The Slovenia Times

Latest stimulus package on parliament's agenda next Tuesday


Ljubljana - The National Assembly will convene an emergency session next Tuesday, on 29 December, to confirm the government's latest economic stimulus package, the college of deputy group leaders decided on Monday.

The day prior, the bill will be debated by the parliamentary Finance Committee, and on Wednesday a special session will be called with one item on the agenda: a resolution that the act cannot be subject to a referendum.

One reason to speed the legislation along is the plan to give pensioners a one-off allowance ranging from EUR 130 to EUR 300 along with the pensions for December, which are paid out on the last day of the month.

In January stimulus EUR 200 payments for employees making under twice the minimum wage and EUR 150 transfers to students are planned.

Farmers over 65 with income under EUR 591 will get EUR 150. Religious workers will get a basic income of EUR 700, plus their social security contributions will be covered by the state.

For companies, special loans will be available from the state-owned SID Banka, while companies that suffered a revenue decline in excess of 70% will be eligible for aid of EUR 2,000 per employee in fixed costs.

There are also special provisions helping transport companies, rent assistance for companies, payment of rapid coronavirus tests for companies, and waiver of VAT on medical equipment needed to fight the epidemic.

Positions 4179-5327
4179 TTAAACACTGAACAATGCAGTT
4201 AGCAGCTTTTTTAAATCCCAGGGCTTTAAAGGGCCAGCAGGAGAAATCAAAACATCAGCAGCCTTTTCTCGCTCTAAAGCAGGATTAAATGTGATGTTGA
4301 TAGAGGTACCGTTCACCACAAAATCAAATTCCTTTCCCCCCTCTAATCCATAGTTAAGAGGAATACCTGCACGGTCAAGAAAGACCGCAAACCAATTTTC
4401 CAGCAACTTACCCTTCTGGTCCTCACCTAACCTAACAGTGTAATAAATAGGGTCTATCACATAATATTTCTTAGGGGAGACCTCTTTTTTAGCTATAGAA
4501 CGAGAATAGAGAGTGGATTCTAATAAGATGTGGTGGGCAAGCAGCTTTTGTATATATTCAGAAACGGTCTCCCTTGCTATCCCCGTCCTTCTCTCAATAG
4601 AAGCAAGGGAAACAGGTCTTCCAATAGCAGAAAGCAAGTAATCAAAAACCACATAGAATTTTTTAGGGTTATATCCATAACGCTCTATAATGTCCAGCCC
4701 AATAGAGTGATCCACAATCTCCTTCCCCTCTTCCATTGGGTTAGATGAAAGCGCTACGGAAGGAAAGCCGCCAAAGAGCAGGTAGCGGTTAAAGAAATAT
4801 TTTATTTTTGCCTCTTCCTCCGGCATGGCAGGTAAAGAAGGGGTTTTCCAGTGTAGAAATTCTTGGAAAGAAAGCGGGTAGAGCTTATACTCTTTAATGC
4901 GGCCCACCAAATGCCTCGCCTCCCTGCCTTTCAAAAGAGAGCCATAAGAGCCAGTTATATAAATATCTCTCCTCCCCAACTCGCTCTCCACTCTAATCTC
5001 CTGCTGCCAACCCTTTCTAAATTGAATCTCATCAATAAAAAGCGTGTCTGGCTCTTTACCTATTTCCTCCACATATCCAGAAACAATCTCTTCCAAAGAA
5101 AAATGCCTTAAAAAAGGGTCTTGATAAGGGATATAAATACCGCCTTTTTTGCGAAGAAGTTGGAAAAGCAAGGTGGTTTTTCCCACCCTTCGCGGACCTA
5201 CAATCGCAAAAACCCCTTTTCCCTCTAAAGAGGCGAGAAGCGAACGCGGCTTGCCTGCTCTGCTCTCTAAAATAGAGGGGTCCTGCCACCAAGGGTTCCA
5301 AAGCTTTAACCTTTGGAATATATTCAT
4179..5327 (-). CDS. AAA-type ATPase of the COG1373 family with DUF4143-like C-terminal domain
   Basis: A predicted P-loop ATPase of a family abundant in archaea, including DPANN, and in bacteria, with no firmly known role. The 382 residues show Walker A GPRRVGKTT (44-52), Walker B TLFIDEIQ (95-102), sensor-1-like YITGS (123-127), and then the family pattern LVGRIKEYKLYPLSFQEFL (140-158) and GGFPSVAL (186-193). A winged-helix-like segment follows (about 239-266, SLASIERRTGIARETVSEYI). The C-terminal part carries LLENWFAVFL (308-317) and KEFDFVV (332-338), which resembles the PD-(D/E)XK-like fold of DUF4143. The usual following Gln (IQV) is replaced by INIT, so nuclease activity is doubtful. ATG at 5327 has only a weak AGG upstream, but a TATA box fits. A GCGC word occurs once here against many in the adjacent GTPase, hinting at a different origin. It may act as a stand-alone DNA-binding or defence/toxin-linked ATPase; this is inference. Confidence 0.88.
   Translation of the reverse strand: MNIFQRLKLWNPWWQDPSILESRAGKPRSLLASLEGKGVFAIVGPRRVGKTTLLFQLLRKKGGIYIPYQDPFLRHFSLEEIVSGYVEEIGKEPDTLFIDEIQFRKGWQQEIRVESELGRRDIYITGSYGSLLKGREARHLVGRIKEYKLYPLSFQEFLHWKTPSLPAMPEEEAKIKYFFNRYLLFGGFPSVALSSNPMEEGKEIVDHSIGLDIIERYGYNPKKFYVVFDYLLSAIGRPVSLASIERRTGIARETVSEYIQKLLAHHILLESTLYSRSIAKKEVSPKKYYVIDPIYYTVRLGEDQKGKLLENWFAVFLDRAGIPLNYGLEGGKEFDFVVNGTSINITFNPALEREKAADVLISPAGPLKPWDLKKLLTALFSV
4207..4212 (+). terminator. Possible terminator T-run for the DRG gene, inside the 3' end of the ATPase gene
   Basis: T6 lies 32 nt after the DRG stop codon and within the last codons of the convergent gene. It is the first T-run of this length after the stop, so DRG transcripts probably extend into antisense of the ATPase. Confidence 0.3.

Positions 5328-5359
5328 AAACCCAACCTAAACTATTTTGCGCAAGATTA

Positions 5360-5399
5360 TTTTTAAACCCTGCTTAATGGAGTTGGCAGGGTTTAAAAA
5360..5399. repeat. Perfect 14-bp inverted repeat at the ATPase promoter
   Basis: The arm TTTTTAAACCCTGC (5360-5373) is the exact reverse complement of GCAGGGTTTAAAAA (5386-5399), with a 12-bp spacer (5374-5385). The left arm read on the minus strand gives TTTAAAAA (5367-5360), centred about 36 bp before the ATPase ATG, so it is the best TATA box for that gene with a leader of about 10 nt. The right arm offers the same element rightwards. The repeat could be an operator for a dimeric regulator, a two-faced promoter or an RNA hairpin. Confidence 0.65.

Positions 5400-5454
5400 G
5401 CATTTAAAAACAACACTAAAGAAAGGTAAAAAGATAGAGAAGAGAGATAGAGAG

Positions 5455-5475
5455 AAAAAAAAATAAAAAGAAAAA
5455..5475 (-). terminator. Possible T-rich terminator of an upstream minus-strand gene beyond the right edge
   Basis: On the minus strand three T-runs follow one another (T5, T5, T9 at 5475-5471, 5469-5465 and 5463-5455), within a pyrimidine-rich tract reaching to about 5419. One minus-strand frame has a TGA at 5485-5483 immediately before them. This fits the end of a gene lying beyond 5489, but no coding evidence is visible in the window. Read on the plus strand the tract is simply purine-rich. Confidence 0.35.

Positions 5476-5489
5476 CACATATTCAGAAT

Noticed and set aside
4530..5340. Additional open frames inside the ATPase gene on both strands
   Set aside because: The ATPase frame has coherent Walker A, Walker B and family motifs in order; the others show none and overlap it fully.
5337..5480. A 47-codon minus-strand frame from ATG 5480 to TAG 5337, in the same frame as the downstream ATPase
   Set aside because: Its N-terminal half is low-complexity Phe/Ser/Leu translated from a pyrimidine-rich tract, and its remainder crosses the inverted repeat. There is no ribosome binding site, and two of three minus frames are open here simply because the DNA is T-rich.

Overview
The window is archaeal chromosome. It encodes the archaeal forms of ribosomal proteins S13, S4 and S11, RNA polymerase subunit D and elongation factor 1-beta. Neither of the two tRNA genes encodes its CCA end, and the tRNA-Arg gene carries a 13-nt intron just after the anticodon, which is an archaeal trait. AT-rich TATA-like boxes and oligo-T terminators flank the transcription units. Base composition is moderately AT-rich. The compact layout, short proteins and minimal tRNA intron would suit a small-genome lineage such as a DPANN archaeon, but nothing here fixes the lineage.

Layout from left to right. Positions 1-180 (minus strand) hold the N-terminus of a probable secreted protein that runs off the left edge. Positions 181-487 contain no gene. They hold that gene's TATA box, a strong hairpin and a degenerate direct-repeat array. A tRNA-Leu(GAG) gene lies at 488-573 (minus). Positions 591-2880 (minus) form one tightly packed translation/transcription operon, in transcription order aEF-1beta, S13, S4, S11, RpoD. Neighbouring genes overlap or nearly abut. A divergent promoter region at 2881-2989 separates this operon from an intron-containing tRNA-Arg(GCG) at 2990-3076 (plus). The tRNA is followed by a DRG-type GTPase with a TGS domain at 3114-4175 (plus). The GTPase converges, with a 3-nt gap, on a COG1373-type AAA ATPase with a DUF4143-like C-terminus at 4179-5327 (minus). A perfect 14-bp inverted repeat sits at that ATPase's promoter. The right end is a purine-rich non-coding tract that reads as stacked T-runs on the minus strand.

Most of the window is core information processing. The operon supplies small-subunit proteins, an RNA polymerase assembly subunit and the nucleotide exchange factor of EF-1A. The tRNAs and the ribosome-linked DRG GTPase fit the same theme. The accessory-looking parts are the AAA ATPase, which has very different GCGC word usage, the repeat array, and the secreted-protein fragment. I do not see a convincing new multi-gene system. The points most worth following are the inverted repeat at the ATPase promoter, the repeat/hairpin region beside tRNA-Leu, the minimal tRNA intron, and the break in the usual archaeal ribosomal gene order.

NGOs meanwhile voiced concern about a provision to abolish a special state fund for NGOs that annually disburses around EUR 5 million. Instead, the portion of income tax that every taxpayer may allocate to an NGO of their choosing would be doubled.

The provision is expected to be dropped as the coalition agreed today to withdraw it. PM Janez Janša meanwhile said the government would respect the National Assembly's final decision.

Another potential sticking point is a provision that would allow employers to terminate workers once they have met the formal conditions for retirement. Trade unions oppose the provision, employers have welcomed it.

The bill also includes a provision that unlocks funding for film projects, which has been suspended since the start of the epidemic.

Film funding has been held up for months despite repeated protests by film makers. The new provision would classify some films as projects of national importance whose financing does not require direct government consent.

The national Film Fund has said this would resolve the immediate problem but was not a systemic solution.


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